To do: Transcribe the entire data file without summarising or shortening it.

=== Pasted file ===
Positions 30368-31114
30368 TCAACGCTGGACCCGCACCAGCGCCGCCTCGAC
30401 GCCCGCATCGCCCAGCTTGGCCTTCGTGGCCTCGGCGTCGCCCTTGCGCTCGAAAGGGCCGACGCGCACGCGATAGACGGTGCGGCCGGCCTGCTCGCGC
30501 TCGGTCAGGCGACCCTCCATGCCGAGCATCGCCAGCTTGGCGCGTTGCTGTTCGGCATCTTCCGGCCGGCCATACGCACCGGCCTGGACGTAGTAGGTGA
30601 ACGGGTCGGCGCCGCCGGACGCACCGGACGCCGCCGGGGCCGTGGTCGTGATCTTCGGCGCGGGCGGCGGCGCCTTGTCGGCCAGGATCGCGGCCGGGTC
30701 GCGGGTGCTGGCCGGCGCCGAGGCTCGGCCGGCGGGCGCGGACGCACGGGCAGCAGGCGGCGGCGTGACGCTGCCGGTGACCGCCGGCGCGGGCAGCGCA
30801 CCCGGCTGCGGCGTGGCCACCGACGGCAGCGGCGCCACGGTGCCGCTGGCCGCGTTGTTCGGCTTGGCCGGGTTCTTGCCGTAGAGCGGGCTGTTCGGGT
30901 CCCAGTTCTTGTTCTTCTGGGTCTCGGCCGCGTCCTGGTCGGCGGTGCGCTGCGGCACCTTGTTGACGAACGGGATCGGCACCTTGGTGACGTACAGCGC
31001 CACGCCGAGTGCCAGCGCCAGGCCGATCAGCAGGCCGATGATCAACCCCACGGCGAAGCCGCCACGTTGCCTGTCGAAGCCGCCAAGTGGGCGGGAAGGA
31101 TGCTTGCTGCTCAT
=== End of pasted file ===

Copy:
Positions 30368-31114
30368 TCAACGCTGGACCCGCACCAGCGCCGCCTCGAC
30401 GCCCGCATCGCCCAGCTTGGCCTTCGTGGCCTCGGCGTCGCCCTTGCGCTCGAAAGGGCCGACGCGCACGCGATAGACGGTGCGGCCGGCCTGCTCGCGC
30501 TCGGTCAGGCGACCCTCCATGCCGAGCATCGCCAGCTTGGCGCGTTGCTGTTCGGCATCTTCCGGCCGGCCATACGCACCGGCCTGGACGTAGTAGGTGA
30601 ACGGGTCGGCGCCGCCGGACGCACCGGACGCCGCCGGGGCCGTGGTCGTGATCTTCGGCGCGGGCGGCGGCGCCTTGTCGGCCAGGATCGCGGCCGGGTC
30701 GCGGGTGCTGGCCGGCGCCGAGGCTCGGCCGGCGGGCGCGGACGCACGGGCAGCAGGCGGCGGCGTGACGCTGCCGGTGACCGCCGGCGCGGGCAGCGCA
30801 CCCGGCTGCGGCGTGGCCACCGACGGCAGCGGCGCCACGGTGCCGCTGGCCGCGTTGTTCGGCTTGGCCGGGTTCTTGCCGTAGAGCGGGCTGTTCGGGT
30901 CCCAGTTCTTGTTCTTCTGGGTCTCGGCCGCGTCCTGGTCGGCGGTGCGCTGCGGCACCTTGTTGACGAACGGGATCGGCACCTTGGTGACGTACAGCGC
31001 CACGCCGAGTGCCAGCGCCAGGCCGATCAGCAGGCCGATGATCAACCCCACGGCGAAGCCGCCACGTTGCCTGTCGAAGCCGCCAAGTGGGCGGGAAGGA
31101 TGCTTGCTGCTCAT